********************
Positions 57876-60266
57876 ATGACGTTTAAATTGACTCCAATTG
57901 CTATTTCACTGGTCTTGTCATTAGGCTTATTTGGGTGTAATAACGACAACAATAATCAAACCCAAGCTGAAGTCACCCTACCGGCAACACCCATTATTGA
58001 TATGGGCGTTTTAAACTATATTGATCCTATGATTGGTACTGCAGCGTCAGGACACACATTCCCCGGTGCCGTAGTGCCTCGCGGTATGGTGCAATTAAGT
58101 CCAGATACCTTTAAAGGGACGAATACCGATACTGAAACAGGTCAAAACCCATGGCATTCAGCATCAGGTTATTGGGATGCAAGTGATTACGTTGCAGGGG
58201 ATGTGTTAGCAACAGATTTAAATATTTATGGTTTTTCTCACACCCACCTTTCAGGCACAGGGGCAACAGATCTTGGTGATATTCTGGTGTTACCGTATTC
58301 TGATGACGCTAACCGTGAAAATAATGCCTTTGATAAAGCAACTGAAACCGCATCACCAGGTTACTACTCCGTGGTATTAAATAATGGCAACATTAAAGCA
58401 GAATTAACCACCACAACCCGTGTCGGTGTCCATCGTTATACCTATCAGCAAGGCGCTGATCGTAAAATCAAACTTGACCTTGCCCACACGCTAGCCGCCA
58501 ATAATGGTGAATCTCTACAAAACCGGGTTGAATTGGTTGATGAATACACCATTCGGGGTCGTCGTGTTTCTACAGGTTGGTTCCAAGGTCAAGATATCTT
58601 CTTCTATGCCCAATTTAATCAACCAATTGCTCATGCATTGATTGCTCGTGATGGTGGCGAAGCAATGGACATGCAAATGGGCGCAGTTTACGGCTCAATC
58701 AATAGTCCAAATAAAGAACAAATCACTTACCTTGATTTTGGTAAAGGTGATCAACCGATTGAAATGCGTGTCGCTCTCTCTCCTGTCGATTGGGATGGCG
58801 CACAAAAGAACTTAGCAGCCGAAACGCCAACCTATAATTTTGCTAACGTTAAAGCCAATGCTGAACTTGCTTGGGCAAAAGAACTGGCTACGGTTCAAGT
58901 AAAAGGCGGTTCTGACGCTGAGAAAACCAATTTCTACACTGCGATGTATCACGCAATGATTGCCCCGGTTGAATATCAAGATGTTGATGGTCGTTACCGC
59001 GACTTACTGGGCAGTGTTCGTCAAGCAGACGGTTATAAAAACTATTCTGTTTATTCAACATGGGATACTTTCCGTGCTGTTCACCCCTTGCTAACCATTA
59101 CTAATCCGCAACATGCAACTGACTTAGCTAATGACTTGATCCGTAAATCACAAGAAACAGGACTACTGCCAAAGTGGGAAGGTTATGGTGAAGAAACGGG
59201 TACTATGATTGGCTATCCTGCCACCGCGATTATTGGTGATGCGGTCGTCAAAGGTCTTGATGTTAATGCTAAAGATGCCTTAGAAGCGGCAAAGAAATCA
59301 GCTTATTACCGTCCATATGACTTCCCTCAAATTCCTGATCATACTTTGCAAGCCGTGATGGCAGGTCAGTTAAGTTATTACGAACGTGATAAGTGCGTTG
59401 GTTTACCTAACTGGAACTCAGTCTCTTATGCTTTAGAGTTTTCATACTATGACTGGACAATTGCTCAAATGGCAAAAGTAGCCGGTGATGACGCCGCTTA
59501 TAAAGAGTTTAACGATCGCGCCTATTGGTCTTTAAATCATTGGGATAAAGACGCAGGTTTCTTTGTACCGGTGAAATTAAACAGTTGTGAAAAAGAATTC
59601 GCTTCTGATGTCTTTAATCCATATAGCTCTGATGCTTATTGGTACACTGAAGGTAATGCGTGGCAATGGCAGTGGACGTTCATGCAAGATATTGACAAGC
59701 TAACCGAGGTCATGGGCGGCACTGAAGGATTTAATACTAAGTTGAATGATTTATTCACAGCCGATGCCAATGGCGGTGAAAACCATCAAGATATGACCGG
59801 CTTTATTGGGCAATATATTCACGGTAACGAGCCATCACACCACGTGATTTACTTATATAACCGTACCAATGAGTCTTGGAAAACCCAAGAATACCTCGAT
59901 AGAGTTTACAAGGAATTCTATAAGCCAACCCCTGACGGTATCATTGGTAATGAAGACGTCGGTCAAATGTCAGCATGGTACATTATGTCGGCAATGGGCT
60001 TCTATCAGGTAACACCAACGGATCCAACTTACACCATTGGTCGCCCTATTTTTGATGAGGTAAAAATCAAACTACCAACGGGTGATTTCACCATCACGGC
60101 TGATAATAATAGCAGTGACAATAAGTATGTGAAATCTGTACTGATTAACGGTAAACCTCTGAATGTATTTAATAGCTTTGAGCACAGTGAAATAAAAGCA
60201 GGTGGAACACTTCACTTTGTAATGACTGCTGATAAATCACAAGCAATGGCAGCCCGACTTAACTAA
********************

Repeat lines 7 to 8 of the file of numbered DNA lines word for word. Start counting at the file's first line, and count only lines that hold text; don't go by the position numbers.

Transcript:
58301 TGATGACGCTAACCGTGAAAATAATGCCTTTGATAAAGCAACTGAAACCGCATCACCAGGTTACTACTCCGTGGTATTAAATAATGGCAACATTAAAGCA
58401 GAATTAACCACCACAACCCGTGTCGGTGTCCATCGTTATACCTATCAGCAAGGCGCTGATCGTAAAATCAAACTTGACCTTGCCCACACGCTAGCCGCCA